5

I have some texas specials on a telecaster right now. The were fine when I was back in the army but now I'm playing a wider combination of music that needs solid rhythm (even acoustic sounding would be cool) and mellow leads. I really like the tele and would love to rotate it back into my normal gig cycle if I could get the right sound from it.

I also play a strat with basic single coils and play through a fender dsp 2x12.

7

This is a really subjective question, so you aren't going to get any straight answers--it will all be opinion. What you should do is Google "Telecaster Pickups" and find some sound clips to listen to. It's what I did when I needed some new pickups for my Telecaster. Some decent companies to consider:

Loller Guitars: My favorite--I have two sets of Telecaster pups from him.

Seymour Duncan: A crowd favorite.

Lindy Fralin: Another boutique manufacturer that has a great reputation.

Rio Grande: These guys produce the Crunchbox humbucker, which is installed on some of Matt Bellamy of Muse's Manson guitars. They also sell some killer Telecaster pairs.

There are an endless number pickup manufacturers out there, so there's no clear answer to this question.

  • Is there any reason not to buy the pickups used? Once I find the sound I dig? Two hundred bones for some of those almost what I paid for the axe! – Anonymous Jan 31 '11 at 7:39
  • The only deal with buying used is you need to make sure that the leads are intact and long enough. Get pictures of the pickups themselves and ask how they were used. Make the seller measure the leads of each pickup and provide you with the numbers. There is some risk involved in that you may get some pups without the leads being long enough, but you should do all you can to mitigate that risk by asking lots of questions. – Jduv Jan 31 '11 at 12:47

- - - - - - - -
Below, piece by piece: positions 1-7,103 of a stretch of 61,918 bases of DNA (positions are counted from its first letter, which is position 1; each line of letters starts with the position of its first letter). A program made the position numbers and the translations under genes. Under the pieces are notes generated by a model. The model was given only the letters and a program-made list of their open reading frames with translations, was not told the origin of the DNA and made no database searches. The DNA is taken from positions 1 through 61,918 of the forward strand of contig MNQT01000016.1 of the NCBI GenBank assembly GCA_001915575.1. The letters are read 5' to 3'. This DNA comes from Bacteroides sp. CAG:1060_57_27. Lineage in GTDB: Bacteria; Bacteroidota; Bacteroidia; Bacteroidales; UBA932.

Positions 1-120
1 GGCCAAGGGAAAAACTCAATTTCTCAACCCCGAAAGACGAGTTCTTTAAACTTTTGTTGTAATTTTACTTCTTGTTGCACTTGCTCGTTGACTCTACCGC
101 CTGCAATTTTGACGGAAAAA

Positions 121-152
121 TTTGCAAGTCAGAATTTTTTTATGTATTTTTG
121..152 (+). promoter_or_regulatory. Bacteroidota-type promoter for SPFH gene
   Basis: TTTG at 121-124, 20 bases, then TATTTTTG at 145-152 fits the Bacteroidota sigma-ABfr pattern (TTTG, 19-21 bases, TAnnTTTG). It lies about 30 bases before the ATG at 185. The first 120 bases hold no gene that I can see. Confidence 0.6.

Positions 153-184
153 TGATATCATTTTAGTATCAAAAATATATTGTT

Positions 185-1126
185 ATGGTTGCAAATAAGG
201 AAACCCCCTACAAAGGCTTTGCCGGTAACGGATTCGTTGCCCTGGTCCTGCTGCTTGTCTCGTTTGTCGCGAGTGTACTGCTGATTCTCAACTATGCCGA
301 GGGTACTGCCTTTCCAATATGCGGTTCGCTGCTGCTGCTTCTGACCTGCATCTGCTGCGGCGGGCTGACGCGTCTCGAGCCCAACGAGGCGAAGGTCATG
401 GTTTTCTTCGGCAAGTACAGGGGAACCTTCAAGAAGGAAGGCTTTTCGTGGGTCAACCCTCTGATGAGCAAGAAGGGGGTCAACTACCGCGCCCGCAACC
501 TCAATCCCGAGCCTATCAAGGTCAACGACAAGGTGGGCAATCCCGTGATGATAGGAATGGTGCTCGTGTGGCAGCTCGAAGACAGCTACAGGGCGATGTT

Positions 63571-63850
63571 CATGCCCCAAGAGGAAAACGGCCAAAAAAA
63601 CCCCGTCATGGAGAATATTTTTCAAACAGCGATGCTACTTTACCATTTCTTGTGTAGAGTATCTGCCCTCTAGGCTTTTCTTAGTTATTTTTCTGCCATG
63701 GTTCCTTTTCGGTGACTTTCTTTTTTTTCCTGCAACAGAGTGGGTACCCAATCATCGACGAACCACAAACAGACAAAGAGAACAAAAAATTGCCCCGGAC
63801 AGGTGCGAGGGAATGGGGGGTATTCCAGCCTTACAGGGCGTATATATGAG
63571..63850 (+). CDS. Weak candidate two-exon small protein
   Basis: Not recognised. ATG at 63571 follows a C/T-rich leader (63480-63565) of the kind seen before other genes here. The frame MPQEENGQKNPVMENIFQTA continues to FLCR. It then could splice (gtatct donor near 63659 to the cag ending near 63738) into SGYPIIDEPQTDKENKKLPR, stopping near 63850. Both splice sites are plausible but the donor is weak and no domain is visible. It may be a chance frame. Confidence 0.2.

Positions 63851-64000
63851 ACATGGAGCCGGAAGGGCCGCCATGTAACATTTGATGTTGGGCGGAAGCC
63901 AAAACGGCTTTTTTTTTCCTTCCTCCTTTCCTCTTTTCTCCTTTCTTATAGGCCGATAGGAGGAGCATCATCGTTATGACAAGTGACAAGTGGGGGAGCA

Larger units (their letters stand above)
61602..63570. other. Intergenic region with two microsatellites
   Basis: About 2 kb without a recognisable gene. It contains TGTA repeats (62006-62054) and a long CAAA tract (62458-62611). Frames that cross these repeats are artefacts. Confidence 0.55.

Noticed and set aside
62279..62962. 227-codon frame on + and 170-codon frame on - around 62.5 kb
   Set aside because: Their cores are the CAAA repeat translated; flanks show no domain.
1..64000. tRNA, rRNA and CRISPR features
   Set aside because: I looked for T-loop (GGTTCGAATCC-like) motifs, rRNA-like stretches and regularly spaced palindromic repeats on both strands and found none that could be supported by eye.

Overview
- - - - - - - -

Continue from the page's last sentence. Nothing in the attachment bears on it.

• Dimarzios weren't mentioned so far, I hear they are great replacement pickups.I haven't heard anything about their Tele models though... – Anonymous Feb 9 '11 at 1:11
  • Also, Bareknuckle pickups are quality. – gingerbreadboy Dec 21 '12 at 15:09
2

I would not change the pickups! Tele's, Strat's, and Pauls all have a distinctive sound and it has a great deal to do with the pickups. While you can find similar pickups one day you might regret it because you've lost that specific sound you had.

Instead why not buy another guitar that you can experiment on(if you can afford it) such as an ibanez or another strat. (why do you think most pro guitarists have so many guitars? ;)

I just hate changing out pickups bceause I'd rather be playing. You might end up finding some pickups you like but eventually you'll probably want that tele sound back(it's very unique) and forget where you put the pickups or found they got damaged or something. If you don't mind going through the trouble of changing them then go for it... If you want to have several distinct sounds have individual instruments on hand for it.

for example, you could have

Les Paul for Rock/Metal, Strat for Funk/Country Rhythm, Tele for Country Lead.